This is not a story likely to dominate the airwaves, but hey, it is almost Christmas, and people think about things such as toys this time of year:
“Buckyballs, I soon discovered, are toys for the mind. They are a thinking person’s toy. How can you play with them and not wonder about the chemical nature of rare-earth metals (something about which I know hardly anything), and the nature of magnetic forces, and the sheer technological genius that goes into producing these little balls?”
“Obviously Buckyballs are adult toys, and Maxfield and Oberton emphatically warns users not to give them to children, eat them, inhale them, or place them near objects (such as pacemakers) that are sensitive to magnets. However, for those who use Buckyballs with common sense and due care, they are reasonably safe—just like countless other objects in or around the home from hammers to knives to sugar to prescription drugs to firearms to bicycles to automobiles.”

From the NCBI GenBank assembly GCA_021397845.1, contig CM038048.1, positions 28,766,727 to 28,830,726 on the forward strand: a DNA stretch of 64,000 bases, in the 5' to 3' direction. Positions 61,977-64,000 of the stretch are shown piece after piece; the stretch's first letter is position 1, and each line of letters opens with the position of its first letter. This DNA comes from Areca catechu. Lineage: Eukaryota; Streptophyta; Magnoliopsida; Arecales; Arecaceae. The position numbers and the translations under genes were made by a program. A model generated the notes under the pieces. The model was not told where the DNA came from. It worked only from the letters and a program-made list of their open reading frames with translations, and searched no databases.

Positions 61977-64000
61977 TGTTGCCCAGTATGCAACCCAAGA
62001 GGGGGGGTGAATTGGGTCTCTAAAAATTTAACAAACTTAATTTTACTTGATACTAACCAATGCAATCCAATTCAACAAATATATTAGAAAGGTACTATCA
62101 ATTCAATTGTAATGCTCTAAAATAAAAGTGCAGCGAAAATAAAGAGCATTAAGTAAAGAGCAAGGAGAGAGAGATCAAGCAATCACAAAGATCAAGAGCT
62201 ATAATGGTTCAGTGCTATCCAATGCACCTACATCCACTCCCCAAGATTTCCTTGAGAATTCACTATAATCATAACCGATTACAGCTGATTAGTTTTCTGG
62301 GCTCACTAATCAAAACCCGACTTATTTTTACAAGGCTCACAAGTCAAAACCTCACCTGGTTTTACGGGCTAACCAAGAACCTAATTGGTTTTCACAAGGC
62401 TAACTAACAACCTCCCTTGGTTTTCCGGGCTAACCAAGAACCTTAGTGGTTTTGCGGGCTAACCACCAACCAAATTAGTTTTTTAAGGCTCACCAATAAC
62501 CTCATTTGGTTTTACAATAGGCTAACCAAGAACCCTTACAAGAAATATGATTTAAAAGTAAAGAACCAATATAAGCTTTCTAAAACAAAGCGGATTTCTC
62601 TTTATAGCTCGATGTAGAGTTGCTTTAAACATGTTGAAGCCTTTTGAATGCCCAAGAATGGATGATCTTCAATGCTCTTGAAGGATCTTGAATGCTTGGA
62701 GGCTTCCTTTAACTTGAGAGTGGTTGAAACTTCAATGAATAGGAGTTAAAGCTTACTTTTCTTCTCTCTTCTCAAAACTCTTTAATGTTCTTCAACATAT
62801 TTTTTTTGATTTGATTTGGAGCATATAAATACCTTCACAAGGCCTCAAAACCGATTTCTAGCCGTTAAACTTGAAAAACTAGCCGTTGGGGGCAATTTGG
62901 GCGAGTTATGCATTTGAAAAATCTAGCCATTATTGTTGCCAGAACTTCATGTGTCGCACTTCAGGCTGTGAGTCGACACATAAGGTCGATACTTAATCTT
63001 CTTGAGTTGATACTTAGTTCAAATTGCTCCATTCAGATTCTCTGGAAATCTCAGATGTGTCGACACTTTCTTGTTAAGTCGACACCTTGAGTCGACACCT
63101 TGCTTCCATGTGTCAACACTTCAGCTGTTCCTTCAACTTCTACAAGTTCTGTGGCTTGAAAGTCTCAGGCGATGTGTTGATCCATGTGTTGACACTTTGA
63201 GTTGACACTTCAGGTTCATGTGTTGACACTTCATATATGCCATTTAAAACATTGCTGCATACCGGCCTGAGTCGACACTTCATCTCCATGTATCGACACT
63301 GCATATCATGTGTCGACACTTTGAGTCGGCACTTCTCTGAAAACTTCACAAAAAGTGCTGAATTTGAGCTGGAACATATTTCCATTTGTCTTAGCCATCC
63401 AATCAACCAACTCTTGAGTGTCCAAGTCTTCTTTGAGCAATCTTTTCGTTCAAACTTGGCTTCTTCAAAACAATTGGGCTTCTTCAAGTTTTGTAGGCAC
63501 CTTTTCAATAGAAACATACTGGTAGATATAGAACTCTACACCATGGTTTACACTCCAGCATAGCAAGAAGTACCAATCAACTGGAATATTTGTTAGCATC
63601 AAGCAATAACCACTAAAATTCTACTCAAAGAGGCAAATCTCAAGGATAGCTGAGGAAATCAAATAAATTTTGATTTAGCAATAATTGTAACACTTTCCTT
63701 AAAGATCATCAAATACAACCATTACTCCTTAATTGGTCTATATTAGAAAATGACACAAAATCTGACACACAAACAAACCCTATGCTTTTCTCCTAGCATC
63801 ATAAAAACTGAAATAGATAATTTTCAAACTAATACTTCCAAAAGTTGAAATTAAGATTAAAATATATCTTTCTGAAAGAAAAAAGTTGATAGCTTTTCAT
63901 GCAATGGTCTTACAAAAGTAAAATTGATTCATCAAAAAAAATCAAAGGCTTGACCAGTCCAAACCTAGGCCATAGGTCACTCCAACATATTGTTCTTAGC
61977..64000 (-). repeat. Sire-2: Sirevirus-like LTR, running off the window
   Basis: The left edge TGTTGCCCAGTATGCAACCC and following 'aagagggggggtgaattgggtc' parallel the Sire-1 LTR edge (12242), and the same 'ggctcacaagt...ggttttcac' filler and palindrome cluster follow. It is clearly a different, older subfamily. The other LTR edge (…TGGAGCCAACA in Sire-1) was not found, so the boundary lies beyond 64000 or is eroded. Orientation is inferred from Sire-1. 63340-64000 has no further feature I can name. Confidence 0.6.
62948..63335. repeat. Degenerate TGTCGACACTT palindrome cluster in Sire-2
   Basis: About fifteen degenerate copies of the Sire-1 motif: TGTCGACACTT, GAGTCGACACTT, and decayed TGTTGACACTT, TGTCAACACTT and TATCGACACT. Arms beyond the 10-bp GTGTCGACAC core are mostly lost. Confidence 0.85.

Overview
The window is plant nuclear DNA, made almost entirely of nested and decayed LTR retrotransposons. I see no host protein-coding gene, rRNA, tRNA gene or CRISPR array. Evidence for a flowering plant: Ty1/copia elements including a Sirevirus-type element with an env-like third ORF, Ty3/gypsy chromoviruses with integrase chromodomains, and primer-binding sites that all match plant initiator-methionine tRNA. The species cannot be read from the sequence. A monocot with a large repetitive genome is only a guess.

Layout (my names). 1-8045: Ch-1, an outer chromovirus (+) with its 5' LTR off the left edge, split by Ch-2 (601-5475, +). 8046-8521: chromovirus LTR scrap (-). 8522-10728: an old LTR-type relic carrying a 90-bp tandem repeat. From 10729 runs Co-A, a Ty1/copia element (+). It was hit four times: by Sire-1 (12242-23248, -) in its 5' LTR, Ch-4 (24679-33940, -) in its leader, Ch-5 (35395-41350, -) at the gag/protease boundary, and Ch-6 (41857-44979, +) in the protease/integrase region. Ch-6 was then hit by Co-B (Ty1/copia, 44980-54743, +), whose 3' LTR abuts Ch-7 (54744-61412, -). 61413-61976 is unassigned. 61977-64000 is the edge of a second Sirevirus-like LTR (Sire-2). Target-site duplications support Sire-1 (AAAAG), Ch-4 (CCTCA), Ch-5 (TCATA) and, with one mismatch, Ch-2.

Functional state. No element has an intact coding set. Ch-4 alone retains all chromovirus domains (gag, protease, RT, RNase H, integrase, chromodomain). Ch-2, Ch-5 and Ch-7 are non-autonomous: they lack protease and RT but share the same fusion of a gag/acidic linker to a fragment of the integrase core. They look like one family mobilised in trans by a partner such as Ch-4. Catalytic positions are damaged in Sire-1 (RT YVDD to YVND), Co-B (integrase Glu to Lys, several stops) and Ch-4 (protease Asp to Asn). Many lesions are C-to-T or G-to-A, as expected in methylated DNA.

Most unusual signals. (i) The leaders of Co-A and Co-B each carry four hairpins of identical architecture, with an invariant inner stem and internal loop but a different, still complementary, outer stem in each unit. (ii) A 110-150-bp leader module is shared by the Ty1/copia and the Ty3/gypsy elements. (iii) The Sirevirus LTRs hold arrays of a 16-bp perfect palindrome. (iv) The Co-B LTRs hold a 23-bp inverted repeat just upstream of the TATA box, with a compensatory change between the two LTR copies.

“What has been the government’s response to Buckyballs? Has it been to recognize the outstanding productive achievements of the company that makes them? To leave the company in peace to conduct its business? Of course not. The government has put Maxfield and Oberton out of business so far as Buckyballs are concerned. The sets I ordered are among the last that will be produced, ever.
Now that the US has been saved from the Buckyball menace, I am sure people in that country can sleep easier in their beds.